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BLD-287

NOT PRECEDENTIAL
UNITED STATES COURT OF APPEALS
FOR THE THIRD CIRCUIT

No. 10-3400

AMANDA C. LAOYE; AKINTOYE O. LAOYE,


Appellants
v.
UNITED STATES DEPARTMENT OF HOMELAND SECURITY;
ASSISTANT SECRETARY, UNITED STATES OF HOMELAND SECURITY,
IMMIGRATION AND CUSTOMS ENFORCEMENT;
UNITED STATES IMMIGRATION AND CUSTOMS ENFORCEMENT, U.S.
DEPARTMENT OF HOMELAND SECURITY; JOHN DOE 1-2

On Appeal from the United States District Court


for the District of New Jersey
(D.C. Civil No. 3-09-cv-01990)
District Judge: Honorable Mary L. Cooper

Submitted for Summary Action Pursuant to Third Circuit LAR 27.4 and I.O.P. 10.6
September 10, 2010
Before: RENDELL, CHAGARES and VANASKIE, Circuit Judges
(Opinion filed: October 4, 2010)

OPINION

PER CURIAM
Pro se appellants, Amanda and Akintoye Laoye, are husband and wife. On April
28, 2009, appellants filed a complaint in the United States District Court of the District of

New Jersey, followed by an amended complaint a week later. In their complaint, the
Laoyes asserted that the defendants violated their constitutional rights during an
immigration investigation and that Amanda Laoye was assaulted during Akintoyes
apprehension on February 11, 2004. The defendants responded to the Laoyes complaint
by filing a motion to dismiss pursuant to Fed. R. Civ. P. 12(b)(1) and (b)(6). Defendants
argued that the Laoyes complaint was barred by the statute of limitations and insufficient
to state a claim.
The District Court construed the Laoyes complaint as one filed pursuant to Bivens
v. Six Unknown Federal Narcotics Agents, 403 U.S. 388 (1971), and, in a Memorandum
Opinion and Order entered on March 16, 2010, it granted defendants motion and
dismissed the amended complaint. The District Court concluded that the Laoyes Bivens
complaint was filed beyond New Jerseys two year personal injury statute of limitations.
The District Court also concluded that, even if the Laoyes claim were considered a tort
claim against the federal government under the Federal Torts Claims Act, 28 U.S.C.
1346(b), such a claim would be time barred under 28 U.S.C. 2401(b), because they did
not file an administrative claim within the two year statute of limitations. The District
Court further denied Laoyes request for a Cease and Desist Order seeking to preclude
adverse immigration action from being taken against Akintoye Laoye during the
pendency of their civil proceeding.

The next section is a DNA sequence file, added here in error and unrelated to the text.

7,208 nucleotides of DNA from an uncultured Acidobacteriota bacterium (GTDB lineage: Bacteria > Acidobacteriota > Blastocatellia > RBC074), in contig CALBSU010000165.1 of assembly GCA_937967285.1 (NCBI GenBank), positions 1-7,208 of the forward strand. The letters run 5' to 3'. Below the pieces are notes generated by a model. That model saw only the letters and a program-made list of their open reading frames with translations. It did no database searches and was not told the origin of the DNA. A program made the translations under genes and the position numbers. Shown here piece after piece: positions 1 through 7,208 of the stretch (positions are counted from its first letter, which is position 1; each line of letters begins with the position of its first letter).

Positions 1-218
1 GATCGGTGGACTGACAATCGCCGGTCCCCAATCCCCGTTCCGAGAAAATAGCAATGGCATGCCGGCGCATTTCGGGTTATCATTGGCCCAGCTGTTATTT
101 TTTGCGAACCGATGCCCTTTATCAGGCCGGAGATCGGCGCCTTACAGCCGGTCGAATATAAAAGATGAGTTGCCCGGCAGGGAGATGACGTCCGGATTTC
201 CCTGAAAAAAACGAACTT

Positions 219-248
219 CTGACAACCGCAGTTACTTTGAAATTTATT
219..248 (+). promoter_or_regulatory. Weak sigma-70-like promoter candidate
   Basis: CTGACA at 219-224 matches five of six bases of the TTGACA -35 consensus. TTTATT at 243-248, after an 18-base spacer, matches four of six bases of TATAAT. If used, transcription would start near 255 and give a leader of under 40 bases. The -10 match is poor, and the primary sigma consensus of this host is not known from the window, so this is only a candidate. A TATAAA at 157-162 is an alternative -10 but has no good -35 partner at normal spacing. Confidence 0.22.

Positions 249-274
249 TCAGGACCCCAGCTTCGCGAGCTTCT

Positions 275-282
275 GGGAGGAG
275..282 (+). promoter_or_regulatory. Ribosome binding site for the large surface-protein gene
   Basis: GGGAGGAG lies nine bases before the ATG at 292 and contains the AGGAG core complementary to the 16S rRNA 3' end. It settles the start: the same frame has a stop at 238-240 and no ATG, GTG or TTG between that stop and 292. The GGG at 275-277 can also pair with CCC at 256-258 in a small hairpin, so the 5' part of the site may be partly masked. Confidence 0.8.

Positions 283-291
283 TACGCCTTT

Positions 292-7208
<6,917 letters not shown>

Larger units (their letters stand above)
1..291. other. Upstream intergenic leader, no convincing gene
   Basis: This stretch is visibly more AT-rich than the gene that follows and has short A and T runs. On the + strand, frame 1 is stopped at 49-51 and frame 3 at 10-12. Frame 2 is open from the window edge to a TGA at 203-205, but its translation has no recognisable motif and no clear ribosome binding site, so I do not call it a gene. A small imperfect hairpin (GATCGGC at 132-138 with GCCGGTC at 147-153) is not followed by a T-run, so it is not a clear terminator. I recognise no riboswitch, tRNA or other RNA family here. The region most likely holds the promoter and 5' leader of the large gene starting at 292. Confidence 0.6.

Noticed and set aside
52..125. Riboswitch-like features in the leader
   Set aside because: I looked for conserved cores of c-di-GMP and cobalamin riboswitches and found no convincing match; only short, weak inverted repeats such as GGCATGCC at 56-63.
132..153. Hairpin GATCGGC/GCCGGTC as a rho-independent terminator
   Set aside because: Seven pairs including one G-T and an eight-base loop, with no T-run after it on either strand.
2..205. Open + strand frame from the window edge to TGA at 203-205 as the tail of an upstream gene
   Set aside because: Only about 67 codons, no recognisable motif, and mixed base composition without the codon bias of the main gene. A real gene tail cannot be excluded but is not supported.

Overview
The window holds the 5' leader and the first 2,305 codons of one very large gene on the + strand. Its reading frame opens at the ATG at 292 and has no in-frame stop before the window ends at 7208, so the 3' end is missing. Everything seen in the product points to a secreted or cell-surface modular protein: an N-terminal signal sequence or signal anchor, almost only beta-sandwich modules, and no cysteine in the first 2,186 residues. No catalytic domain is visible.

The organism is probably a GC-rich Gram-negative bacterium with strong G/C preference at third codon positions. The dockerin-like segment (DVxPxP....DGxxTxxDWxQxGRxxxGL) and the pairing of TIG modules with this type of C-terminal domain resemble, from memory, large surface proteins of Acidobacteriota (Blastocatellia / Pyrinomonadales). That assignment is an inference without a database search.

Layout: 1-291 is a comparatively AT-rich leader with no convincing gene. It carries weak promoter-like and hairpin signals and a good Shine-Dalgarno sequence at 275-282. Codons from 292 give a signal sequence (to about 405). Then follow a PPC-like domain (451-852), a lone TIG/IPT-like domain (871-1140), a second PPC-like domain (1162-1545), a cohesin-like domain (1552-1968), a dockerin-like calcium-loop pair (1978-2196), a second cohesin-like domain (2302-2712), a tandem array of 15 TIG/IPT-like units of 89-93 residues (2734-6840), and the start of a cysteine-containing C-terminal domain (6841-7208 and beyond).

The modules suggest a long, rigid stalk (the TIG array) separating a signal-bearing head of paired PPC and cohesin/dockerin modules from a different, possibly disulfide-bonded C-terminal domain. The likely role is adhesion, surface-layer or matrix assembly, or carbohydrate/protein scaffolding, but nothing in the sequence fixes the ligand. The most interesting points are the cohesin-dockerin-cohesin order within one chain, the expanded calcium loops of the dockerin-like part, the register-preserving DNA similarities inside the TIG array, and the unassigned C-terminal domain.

The Laoyes did not immediately seek review of the District Courts decision.
Rather, they waited more than three months and then sought leave to have the appeal
2

period reopened in a motion filed on June 28, 2010. In that motion, the Laoyes asserted
that their notice of appeal was delayed due to severe health issues which were beyond
their control namely, an assault upon Akintoye which occurred on January 31, 2010.
The District Court denied the Laoyes motion in an order entered on July 7, 2010. The
District Court concluded that the assault on Akintoye and resulting injury did not
constitute a showing of excusable neglect or good cause as required by Fed. R. App. P.
4(a)(5)(A)(ii), in light of the Laoyes participation in the underlying civil action postdating the assault. Of particular relevance to the courts determination was the filing of
appellants response to the defendants motion to dismiss on March 4, 2010, and the fact
that appellants successfully sought an extension of time to file that response by
submitting a motion on February 9, 2010. The District Court further noted that the
Laoyes reopen motion was filed beyond the period permitted by Rule 4(a)(5)(A)(i) in
any event. The Laoyes thereafter filed a notice of appeal on August 10, 2010.
We have jurisdiction over the instant appeal pursuant to 28 U.S.C. 1291. The
scope of the appeal, however, is limited to review of the District Courts order denying
the Laoyes Rule 4(a)(5) motion insofar as their notice of appeal was not filed within
sixty days of the entry of the District Courts order dismissing their amended complaint.
See Fed. R. App. P. 4(a)(1)(B); Bowles v. Russell, 551 U.S. 205, 214 (2007). Having
carefully reviewed the record in this case, we do not hesitate to conclude that the District
Court committed no abuse of discretion in denying appellants motion. See Pedereaux v.
Doe, 767 F.2d 50, 52 (3d Cir. 1985).
3

As the District Court correctly determined, it was without authority to grant the
Laoyes reopen request insofar as the motion had been filed beyond the period permitted
by Rule 4(a)(5)(A)(i). The Laoyes reopen motion was filed on June 28, 2010. However,
to be timely, their motion had to have been filed on or before June 14, 2010. While it
appears that the Laoyes believe they had 180 days to file a timely motion, that provision
of Rule 4(a) is simply not applicable to their situation as there has been no claim that they
did not receive notice of the District Courts dismissal order. See Fed. R. App. P. 4(a)(6).
Moreover, even if the Laoyes Rule 4(a)(5) motion had been timely filed, the District
Court certainly cannot be faulted for determining that they failed to demonstrate
excusable neglect or good cause for not filing a timely notice of appeal when they were
capable of submitting at least two other timely filings during the same period.
Accordingly, because the District Court did not abuse its discretion and no
substantial question is presented by this appeal, we will summarily affirm that courts
order denying the Laoyes Rule 4(a)(5) motion. See Third Circuit LAR 27.4 and I.O.P.
10.6. Finally, because a request to reopen the appeal period is not an appropriate one to
ask of an appellate court, see Fed. R. App. P. 26(b), we will deny the Laoyes motion
filed in this Court.